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WIREs Clim Change
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Is real options analysis fit for purpose in supporting climate adaptation planning and decision‐making?

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Abstract Even though real options analysis (ROA) is often thought as the best tool available for evaluating flexible strategies, there are profound problems with the assumptions underpinning ROA rendering it unsuitable for use in supporting planning and decision‐making on climate adaptation. In the face of dynamic and deep uncertainty about the future, flexible strategies which can be adapted in response to how the uncertainty is resolving are attractive. Traditional cost‐benefit analysis cannot account for the value created through optionality. ROA sets out to amend this. There are however several profound problems with how ROA tries to do this. It is typically not clear what is the baseline plan, without options, against which value is to be estimated. Different baselines significantly change option value. Even if option value can unequivocally be established for a given scenario, ROA relies on expected values over a set of scenarios. First, this requires assigning weights, or probabilities, to scenarios. Given the long‐time horizon involved in climate adaptation, these probabilities are meaningless. Second, the expected value over a set of scenarios need not obtain in any single scenario and is thus not a meaningful summary of option value. This article is categorized under: Climate Economics > Iterative Risk‐Management Policy Portfolios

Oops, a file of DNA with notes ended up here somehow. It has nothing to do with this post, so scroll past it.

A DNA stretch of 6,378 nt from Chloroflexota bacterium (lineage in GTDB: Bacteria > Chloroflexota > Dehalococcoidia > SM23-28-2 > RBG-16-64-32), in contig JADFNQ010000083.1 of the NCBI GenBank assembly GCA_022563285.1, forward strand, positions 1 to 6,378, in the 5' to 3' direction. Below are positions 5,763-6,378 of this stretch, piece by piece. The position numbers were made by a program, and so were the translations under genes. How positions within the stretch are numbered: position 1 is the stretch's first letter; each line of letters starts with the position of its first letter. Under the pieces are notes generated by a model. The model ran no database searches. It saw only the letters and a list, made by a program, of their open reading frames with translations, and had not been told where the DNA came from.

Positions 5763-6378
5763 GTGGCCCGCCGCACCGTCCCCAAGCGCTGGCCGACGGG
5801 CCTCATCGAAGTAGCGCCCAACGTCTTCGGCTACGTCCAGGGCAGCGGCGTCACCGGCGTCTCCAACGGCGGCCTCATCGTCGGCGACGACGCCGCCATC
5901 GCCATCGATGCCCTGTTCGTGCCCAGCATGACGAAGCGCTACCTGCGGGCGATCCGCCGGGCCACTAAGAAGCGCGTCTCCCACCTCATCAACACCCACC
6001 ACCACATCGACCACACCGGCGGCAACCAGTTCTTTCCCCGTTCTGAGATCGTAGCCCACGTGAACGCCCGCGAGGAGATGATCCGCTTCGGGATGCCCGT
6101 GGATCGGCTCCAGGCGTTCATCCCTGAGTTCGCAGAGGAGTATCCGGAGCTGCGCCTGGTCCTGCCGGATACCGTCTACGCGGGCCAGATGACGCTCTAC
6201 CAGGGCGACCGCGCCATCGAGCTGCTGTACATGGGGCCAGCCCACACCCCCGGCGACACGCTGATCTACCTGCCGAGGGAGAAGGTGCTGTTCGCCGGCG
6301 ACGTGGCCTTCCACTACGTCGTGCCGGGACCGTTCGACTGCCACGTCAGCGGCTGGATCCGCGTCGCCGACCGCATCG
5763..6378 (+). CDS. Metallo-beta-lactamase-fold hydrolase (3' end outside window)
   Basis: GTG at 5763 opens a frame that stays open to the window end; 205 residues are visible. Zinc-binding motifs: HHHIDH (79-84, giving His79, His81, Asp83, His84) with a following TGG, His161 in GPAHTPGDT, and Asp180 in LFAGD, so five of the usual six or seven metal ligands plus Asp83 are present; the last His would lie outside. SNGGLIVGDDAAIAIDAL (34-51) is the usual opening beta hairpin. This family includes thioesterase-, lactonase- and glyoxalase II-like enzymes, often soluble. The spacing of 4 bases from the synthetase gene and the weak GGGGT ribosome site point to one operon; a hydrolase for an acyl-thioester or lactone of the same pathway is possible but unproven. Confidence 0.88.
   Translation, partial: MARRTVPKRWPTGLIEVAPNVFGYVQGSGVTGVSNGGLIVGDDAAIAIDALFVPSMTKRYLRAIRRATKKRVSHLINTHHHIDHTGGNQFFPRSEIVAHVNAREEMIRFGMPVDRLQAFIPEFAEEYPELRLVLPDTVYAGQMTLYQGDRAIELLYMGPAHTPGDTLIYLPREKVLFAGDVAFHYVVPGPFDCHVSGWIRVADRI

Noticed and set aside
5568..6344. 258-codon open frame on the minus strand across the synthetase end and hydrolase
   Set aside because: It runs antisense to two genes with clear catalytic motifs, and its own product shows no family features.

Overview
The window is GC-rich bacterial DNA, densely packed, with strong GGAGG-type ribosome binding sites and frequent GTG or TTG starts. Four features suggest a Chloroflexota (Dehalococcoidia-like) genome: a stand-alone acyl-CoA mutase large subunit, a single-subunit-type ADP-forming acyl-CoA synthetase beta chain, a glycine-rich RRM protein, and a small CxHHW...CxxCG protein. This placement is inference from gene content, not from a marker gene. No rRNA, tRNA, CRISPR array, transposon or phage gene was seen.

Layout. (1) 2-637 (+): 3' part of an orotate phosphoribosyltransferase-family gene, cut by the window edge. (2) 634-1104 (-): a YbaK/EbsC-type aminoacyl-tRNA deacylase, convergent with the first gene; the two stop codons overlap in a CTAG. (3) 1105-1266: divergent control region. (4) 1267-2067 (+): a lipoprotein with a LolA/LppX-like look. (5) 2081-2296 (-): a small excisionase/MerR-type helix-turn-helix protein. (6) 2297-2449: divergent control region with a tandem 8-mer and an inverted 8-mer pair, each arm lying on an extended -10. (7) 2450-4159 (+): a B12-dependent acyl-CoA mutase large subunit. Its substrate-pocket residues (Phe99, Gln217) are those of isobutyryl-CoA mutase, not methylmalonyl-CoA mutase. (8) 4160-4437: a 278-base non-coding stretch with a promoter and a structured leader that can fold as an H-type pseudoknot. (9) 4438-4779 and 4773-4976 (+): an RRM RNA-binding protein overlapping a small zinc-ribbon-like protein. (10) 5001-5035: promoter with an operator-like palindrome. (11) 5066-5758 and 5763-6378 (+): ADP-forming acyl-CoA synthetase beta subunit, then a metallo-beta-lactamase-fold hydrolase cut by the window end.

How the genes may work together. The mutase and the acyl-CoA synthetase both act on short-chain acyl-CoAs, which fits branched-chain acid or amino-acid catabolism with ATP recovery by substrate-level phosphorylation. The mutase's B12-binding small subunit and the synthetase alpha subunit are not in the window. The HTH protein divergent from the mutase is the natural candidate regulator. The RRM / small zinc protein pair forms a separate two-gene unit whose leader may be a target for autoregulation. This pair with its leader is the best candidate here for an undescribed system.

A simple problem with expected values
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Climate Economics > Iterative Risk-Management Policy Portfolios

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